Aspects of the tradition story also appear in a genealogy "James Miles and Some of his Descendents." Ann Miles was married to William Davies, in whose house early church meetings are said to have been held. Pleasants questions its validity, however, as Glenn, the writer, cites no authority to support the satements.

Pleasants also considers a footnote to a page in Smith's "History of Delaware County" dealing with St. David's Church to the effect that Edward Hughes, who died in 1716 and whose gravestone is the oldest in the churchyard, "... it is said, was Rector of the Church as early as 1704" and dismisses it as "a vague note." Hughes was likely a lay leader of the emerging congregation, but there is no record of any contact by the organized church prior to 1700.

The date 1700 is adopted by Pleasants as the earliest record of services at Radnor based on the "certificate" given by the Wardens and other members of Radnor Church, enclosed in a letter dated June, 1719, from Rev. Dr. Evan Evans, missionary at Christ Church, Philadelphia, probably addressed to the S. P. G. "This is to certify that Reverend Dr. Evans has preached the gospel at Radnor at the House of Mr. William Davis, one of the Subscribers, once a Fortnight from November in the year 1700 all the time he was resident at Philadelphia, without any reward from us; and since his return from England which was on the 22nd day of March 1716-7, until the latter end of June last past, he preached at St. David's Church at Radnor and at Trinity Church, Oxford, alternate every Thursday (vizt.) one Thursday here and another at Oxford aforesaid, during which time he deported himself with prudence in all respects becoming a person of his sacred Character. He laid the foundation of the Church of England first in these parts as well as other places in this province and we have great reason to lament his departure ...."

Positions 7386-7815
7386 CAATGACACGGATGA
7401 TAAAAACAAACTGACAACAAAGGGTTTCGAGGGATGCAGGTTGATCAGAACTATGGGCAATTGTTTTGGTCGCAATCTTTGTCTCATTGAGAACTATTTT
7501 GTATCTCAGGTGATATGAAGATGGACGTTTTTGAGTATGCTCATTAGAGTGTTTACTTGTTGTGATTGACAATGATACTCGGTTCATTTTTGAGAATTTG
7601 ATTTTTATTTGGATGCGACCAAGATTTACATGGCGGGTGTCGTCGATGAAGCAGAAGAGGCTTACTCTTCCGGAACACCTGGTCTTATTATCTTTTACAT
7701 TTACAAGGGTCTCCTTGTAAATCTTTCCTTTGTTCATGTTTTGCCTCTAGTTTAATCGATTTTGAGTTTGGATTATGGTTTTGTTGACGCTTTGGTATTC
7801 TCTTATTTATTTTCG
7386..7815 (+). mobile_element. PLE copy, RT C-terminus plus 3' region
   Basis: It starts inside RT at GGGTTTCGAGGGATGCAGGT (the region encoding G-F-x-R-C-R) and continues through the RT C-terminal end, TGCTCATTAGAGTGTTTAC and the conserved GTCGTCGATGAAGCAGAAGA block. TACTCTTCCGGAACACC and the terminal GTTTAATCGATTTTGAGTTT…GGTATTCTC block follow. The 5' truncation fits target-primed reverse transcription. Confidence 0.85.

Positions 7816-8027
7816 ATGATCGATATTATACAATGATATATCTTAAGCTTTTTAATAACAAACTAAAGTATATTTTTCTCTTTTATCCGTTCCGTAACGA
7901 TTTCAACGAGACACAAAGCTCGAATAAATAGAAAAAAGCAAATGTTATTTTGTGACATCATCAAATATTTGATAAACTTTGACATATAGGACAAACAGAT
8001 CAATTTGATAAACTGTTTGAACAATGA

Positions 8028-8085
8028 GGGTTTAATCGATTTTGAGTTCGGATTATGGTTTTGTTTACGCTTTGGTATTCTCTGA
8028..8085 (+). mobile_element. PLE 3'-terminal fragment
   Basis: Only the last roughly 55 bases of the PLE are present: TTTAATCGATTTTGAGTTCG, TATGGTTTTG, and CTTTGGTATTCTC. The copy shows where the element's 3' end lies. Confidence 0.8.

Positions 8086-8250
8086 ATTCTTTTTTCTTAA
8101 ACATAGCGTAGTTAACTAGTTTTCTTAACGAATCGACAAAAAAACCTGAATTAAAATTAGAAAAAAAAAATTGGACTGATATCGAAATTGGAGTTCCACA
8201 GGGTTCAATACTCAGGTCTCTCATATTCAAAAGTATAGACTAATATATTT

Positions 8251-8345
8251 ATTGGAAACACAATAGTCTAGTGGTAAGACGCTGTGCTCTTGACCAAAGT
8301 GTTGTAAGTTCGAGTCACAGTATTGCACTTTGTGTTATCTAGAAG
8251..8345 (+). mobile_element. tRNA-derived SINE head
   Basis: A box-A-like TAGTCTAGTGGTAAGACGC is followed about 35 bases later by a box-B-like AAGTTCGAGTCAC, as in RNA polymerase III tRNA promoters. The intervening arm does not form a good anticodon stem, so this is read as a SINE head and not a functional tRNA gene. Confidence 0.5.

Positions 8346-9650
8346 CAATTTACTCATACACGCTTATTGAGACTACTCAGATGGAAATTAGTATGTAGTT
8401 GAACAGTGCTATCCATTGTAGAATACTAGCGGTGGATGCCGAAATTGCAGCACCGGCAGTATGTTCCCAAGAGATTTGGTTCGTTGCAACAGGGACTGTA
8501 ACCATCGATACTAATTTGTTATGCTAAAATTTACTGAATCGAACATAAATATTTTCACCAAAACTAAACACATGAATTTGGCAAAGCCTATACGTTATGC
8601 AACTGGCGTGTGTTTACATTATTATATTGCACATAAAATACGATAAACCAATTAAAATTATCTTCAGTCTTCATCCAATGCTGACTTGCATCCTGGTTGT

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The settlers on this lonely outpost on the Darby Creek had early petitioned for a full time missionary, and in 1714 Rev. John Clubb, a Welshman who had been a schoolmaster in Philadelphia, later assisting Mr. Evans in his labours, was sent by the Propagation Society to minister to Oxford and Radnor. He reported to the Society that the "people of Radnor" had met him "Unanimously" and "heartily engaged themselves to build a handsome stone church." The laying of the corner stone for the 40 x 26 foot building was celebrated on May 9, 1715 and the structure itself erected that year. However, Rev. Clubb did not long survive his arduous 20-mile journeys by horseback between Oxford and Radnor in all extremes of weather. He died in December of 1715.